Sheffield-based Approved Food is campaigning to highlight the difference between ‘use by’ and ‘best before’ dates in a bid to prevent households throwing away tonnes of edible food every year.
Approved Food brand ambassador and anti-waste campaigner Jonathan Straight says that while use by dates were concerned with safety, best before was for guidance and that tinned, dried and frozen food that passes this date is still generally safe to eat.
Around seven million tonnes of food is thrown away in the UK away every year, two million of which is discarded by private households who on average waste £70 every month by binning food, according to to the national waste prevention body Waste and Resources Action Programme (WRAP).
WRAP also estimates that discarded food creates the equivalent of 19 million tonnes of carbon dioxide a year, the same as a quarter of all cars on the road.
Mr Straight said better education on food labelling terminology was vital in the fight to reduce the amount of food thrown away.
While use by dates are generally applied to fresh produce such as meat, salad and vegetables and concern food safety, best before dates – sometimes marked as BBE on packaging – are discretionary and refer to quality, not safety.
He said: “Best before dates should be used as a rough guide rather than a strict rule.
“People mistakenly think food is out of date and throw it away, yet if it has been stored properly it can last a considerable time, often several years after the date stamped on it.
“Manufacturers tend to err on the side of caution but tinned goods and foiled packed items are perfectly safe to use.”
This view is backed by Dr Aneesha Ahmad. The Huddersfield-based GP said current labelling practices were confusing and that eating food that was past its best before date was “absolutely fine and safe”.
She said: “It astounds me how much food and drink we waste every year, the majority of which could have been eaten.
“It’s simply not ethically or environmentally acceptable to throw food away so frivolously. One of the biggest misconceptions around the food industry is that you can’t eat food after the best before date has passed, but actually that’s just a recommendation and you absolutely can.
“There’s so much confusion among consumers about date marks and understanding when it’s safe – and not safe – to eat food, and it’s important to understand the difference between them.”
April 24 was Stop Food Waste Day, which aims to educate and initiate change on food waste.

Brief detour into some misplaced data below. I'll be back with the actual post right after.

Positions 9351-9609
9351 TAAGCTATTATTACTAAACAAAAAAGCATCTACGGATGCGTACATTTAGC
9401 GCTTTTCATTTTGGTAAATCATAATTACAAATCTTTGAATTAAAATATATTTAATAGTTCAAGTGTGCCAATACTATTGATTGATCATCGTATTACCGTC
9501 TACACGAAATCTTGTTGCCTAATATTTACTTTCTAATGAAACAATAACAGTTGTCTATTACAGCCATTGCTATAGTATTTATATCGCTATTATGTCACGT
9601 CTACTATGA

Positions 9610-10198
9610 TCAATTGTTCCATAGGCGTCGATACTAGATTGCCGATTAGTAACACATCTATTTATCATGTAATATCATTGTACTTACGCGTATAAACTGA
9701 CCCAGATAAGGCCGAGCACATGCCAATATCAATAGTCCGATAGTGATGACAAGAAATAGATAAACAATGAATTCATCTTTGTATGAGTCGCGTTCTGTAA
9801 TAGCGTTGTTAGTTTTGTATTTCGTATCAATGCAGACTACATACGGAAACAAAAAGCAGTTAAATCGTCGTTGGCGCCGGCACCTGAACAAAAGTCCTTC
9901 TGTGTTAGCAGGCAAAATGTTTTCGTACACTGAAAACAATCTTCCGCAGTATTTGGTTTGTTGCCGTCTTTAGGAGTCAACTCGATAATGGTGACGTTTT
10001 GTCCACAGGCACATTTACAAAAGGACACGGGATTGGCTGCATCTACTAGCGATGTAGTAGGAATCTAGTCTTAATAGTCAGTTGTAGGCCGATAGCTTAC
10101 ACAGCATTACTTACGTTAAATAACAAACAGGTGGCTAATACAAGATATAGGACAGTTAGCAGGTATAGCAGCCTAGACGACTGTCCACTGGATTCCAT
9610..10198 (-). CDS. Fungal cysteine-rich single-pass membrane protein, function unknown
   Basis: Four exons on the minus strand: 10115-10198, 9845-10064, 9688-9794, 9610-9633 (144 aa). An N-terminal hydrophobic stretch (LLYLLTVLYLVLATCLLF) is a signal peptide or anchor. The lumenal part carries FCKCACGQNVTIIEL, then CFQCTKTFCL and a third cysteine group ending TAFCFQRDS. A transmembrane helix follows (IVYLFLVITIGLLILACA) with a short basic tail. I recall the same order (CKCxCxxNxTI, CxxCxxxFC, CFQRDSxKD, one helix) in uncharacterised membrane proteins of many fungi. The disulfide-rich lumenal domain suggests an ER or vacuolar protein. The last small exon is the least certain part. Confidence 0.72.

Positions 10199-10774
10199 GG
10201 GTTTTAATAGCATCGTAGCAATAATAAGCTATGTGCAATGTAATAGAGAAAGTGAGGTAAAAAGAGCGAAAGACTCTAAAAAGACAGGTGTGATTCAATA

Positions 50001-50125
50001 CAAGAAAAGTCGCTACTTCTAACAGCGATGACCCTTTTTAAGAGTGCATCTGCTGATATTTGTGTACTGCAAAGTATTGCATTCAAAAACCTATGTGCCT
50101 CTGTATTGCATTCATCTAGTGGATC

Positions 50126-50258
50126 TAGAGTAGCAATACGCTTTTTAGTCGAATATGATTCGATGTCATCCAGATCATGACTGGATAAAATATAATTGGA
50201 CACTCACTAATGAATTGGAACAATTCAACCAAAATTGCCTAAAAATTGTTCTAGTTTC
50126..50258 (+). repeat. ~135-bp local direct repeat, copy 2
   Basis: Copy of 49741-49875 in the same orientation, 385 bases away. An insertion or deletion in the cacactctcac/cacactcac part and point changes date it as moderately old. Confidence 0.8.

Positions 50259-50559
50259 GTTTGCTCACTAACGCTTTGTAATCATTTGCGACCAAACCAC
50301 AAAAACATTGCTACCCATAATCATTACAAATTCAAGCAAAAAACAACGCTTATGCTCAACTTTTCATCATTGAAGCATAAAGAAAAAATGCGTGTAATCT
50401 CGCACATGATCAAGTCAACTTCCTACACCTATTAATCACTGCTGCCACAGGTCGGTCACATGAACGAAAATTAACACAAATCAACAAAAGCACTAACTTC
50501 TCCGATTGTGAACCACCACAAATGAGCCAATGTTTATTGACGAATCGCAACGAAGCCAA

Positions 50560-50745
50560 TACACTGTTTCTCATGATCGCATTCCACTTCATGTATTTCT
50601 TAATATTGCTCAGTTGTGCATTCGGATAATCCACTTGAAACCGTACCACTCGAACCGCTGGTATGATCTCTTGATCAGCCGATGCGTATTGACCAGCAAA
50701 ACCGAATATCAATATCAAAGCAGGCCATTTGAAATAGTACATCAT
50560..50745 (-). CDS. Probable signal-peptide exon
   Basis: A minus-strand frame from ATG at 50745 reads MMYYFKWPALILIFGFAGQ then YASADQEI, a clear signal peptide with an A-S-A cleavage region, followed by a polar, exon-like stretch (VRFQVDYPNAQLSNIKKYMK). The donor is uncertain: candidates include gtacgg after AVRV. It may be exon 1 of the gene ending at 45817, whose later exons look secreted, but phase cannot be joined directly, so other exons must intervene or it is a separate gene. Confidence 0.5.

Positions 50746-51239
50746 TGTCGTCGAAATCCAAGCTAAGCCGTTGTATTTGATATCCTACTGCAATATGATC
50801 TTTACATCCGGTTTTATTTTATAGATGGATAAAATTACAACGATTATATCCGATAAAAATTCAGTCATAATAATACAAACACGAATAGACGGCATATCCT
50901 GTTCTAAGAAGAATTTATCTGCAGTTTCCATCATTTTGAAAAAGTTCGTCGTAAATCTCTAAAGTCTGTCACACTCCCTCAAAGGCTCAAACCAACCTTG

Entrepreneur Jonathan Straight also sits on the WRAP Food Redistribution Working Group.
Mr Straight said: “Pickling and drying are methods of preserving that have been used for hundreds of years – they even found a fruit cake at the camp of Scott’s Antarctic expedition that had been kept in a tin for 106 years and hadn’t gone off.
“It’s utterly ridiculous that so much food is thrown away just because of a lack of understanding of what food labels actually mean.
“We need to better understand our confusing labelling system as well as using our common sense.
“Use by dates are one thing but otherwise we should be able to rely on our senses to tell us whether food is okay to eat.
“It’s not just the food itself that is wasted.
“When you think of the energy that went into its manufacture, the amount of water used and the fuel that was needed to transport it, it’s simply not acceptable to continue like this when our planet’s resources are becoming depleted.”
Expanding empire of Approved Foods helps cut down on waste
Approved Food stocks food that is nearing or past its best before date, but never past its used by date.
Since launching ten years ago with just 50 items, the company has significantly expanded the choice available and has around 6,000 products on offer online at any given time, ranging from groceries, confectionery, soft drinks, household goods, wines and spirits to beauty products and luxury gifts. The business estimates that it has prevented around four million tonnes of goods from going to waste in the past ten years.
Approved Foods has served over 250,000 customers and employs 43 people at its site in Yorkshire.
In 2018, the business processed 90,000 orders containing more than five million items, with a revenue of £4m.